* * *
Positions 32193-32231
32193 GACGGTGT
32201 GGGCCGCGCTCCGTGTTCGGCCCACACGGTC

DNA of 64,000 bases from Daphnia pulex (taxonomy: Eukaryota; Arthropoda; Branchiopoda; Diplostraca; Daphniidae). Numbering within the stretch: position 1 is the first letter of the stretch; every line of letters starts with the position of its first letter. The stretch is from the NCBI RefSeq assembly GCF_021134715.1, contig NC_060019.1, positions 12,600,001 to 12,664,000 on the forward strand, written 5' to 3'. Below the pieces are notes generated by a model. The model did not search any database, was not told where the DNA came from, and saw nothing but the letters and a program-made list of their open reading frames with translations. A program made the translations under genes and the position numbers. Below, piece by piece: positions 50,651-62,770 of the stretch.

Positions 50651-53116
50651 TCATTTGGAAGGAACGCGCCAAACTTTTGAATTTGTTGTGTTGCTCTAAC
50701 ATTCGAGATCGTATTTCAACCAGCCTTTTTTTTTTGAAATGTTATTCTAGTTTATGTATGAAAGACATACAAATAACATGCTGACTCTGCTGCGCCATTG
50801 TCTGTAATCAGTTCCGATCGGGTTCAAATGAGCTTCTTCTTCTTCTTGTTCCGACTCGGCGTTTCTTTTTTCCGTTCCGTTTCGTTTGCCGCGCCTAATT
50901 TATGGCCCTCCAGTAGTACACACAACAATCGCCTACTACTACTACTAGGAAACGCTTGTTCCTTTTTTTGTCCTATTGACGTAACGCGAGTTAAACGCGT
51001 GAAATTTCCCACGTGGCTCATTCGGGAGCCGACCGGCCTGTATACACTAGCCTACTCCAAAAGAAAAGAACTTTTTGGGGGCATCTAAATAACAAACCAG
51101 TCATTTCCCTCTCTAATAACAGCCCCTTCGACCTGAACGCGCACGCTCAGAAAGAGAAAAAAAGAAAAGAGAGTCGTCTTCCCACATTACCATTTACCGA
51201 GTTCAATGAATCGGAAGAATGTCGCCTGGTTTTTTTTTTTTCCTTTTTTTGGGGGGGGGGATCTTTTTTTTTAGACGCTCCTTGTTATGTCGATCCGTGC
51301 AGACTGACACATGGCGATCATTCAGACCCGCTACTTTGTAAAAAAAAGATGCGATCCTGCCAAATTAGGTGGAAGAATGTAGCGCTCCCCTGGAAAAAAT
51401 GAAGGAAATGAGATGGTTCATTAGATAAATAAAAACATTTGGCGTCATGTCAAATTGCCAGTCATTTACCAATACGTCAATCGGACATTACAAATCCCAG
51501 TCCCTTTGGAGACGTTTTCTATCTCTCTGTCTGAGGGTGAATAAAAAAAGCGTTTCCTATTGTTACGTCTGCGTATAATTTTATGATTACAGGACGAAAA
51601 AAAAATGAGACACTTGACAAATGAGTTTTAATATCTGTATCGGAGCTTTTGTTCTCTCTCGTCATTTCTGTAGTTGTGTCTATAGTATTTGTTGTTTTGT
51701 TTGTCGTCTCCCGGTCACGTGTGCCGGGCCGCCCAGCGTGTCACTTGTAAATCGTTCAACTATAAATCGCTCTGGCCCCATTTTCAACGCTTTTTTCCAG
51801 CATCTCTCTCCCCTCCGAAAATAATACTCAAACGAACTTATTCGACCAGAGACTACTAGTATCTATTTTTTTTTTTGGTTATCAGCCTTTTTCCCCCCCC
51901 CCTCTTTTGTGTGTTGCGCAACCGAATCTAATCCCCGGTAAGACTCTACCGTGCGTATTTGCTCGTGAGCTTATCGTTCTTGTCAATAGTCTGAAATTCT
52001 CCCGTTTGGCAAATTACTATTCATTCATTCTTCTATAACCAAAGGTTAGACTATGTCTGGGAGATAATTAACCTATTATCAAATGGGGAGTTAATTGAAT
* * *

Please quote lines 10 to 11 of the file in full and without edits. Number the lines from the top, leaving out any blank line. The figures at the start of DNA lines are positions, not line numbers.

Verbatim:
51001 GAAATTTCCCACGTGGCTCATTCGGGAGCCGACCGGCCTGTATACACTAGCCTACTCCAAAAGAAAAGAACTTTTTGGGGGCATCTAAATAACAAACCAG
51101 TCATTTCCCTCTCTAATAACAGCCCCTTCGACCTGAACGCGCACGCTCAGAAAGAGAAAAAAAGAAAAGAGAGTCGTCTTCCCACATTACCATTTACCGA